Python Subprocess Asynchronous Read Stdout

Python has a great standard library when it comes to invoking external processes. But one weakness it does have is that it's not easy to communicate with a subprocess while it's running, i.e. streaming its stdout. If you look at the documentation for popen, you will repeatedly see caveats like the following from the Python docs for Popen.communicate:

Interact with process: Send data to stdin. Read data from stdout and stderr, until end-of-file is reached. Wait for process to terminate. The optional input argument should be a string to be sent to the child process, or None, if no data should be sent to the child.

It's actually a well known problem. There is even an open enhancement proposal PEP 3145 to address it. But that is currently on track for Python 3.2. Python 2.x will never get that update.

Hunting around, I found a pretty decent partial solution on Stackoverflow, but it took me quite a bit to tweaking to get it to work in my case.

import sys
import datetime
import fcntl
import subprocess
from threading import Thread


if __name__ == '__main__':

    mysql_process = subprocess.Popen(
        ['mysql', '--user=%s' % sys.argv[1], '--password=%s' % sys.argv[2], '--batch', '--skip-tee', '--skip-pager', '--unbuffered']
        stdin=sys.stdin,
        stdout=subprocess.PIPE,
        stderr=subprocess.PIPE)

    thread = Thread(target=log_worker, args=[mysql_process.stdout])
    thread.daemon = True
    thread.start()

    mysql_process.wait()
    thread.join(timeout=1)


def log_worker(stdout):
    ''' needs to be in a thread so we can read the stdout w/o blocking '''
    username, hostname = os.environ.get('USER'), socket.gethostname()
    log_file = '/var/log/mysql-%s.log' % username
    log = open(log_file, 'a')
    while True:
        output = non_block_read(stdout).strip()
        if output:
            ''' [Tue Oct 30 22:13:13 2012 cseibert@host1]> '''
            prompt = '[%(timestamp)s %(username)s@%(host)s]> \n' % dict(
                    timestamp=datetime.datetime.now().strftime('%a %b %d %H:%M:%S %Y'),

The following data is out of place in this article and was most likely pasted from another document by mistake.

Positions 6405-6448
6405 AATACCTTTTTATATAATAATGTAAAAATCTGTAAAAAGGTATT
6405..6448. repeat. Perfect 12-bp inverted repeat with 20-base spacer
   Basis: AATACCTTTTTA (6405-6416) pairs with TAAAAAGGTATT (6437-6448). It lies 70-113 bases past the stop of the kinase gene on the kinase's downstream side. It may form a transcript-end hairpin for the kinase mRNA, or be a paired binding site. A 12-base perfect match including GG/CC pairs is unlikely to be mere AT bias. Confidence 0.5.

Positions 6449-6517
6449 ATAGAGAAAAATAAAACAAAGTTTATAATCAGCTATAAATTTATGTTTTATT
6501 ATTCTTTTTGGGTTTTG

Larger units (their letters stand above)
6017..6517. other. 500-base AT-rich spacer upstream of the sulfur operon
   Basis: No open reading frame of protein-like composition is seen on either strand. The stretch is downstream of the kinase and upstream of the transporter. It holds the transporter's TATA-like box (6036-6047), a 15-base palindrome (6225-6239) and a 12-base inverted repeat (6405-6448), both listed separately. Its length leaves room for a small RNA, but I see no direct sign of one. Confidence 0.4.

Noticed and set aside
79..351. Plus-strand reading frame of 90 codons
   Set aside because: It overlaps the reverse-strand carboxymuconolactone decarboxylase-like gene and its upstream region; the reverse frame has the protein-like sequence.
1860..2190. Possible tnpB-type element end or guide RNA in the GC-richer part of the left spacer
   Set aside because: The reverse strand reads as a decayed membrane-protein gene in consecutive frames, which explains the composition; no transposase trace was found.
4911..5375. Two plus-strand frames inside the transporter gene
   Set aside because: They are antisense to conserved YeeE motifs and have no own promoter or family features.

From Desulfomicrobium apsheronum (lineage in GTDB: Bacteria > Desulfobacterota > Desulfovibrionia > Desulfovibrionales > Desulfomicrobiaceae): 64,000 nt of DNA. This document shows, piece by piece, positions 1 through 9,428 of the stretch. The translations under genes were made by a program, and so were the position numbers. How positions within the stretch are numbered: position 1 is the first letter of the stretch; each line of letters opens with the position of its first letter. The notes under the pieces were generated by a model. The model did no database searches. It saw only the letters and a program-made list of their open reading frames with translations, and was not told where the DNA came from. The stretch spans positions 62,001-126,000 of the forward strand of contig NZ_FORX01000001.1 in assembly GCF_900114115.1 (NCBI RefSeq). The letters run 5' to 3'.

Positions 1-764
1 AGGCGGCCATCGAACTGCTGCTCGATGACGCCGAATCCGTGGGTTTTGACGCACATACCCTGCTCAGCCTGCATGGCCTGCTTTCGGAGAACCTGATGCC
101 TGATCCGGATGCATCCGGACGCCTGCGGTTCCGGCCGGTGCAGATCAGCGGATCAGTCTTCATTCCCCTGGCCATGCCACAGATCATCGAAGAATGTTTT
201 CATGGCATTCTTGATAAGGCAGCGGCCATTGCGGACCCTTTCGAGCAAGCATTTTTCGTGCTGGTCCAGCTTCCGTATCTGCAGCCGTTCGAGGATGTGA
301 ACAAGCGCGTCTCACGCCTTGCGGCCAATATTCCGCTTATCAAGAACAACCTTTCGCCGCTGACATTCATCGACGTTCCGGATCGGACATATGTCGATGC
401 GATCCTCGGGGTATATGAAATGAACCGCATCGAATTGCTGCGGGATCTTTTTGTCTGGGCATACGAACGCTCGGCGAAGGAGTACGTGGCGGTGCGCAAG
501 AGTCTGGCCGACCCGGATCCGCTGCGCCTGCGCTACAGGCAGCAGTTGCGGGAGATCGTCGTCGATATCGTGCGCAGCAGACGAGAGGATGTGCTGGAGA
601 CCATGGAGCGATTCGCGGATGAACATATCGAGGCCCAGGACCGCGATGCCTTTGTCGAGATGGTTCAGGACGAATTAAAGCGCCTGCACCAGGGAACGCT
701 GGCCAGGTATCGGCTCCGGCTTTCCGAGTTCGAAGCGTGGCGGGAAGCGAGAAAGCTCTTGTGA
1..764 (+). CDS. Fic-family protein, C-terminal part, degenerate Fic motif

username=username,
                    host=hostname)
            print prompt + output
            log.write(prompt + output + '\n')
    log.close()


def non_block_read(output):
    ''' even in a thread, a normal read with block until the buffer is full '''
    fd = output.fileno()
    fl = fcntl.fcntl(fd, fcntl.F_GETFL)
    fcntl.fcntl(fd, fcntl.F_SETFL, fl | os.O_NONBLOCK)
    try:
        return output.read()
    except:
        return ''

As you can see, this code is invoking the mysql command-line client in batch mode. I'm piping a file into my python script, and then turning around and piping that into mysql. I start the mysql subprocess, but at the same time I'm spinning off a worker thread to read its output. Additionally, I'm re-opening stdout in non-blocking mode, so I don't have to wait for a buffer to fill up before I can read a chunk.

Then I'm reading the mysql output and writing it both to the console, and to a log file. For this application, it's critical that the mysql output be shown on the screen as it's running. What if there's an exception; the user will want to terminate before it runs any further.

Doesn't mysql provide logging by default? Yes, but only for interactive (i.e., non-batch) sessions. From the mysql command-line tool docs:

By using the --tee option when you invoke mysql, you can log statements and their output. All the data displayed on the screen is appended into a given file. This can be very useful for debugging purposes also. mysql flushes results to the file after each statement, just before it prints its next prompt. Tee functionality works only in interactive mode.

One additional caveat; you need to make sure that the subprocess you are invoking is not doing its own buffering. It took me a bit to figure out that mysql does do that, which is what the --unbuffered flag is there to disable.



I'm currently working at NerdWallet, a startup in San Francisco trying to bring clarity to all of life's financial decisions. We're hiring like crazy. Hit me up on Twitter, I would love to talk.

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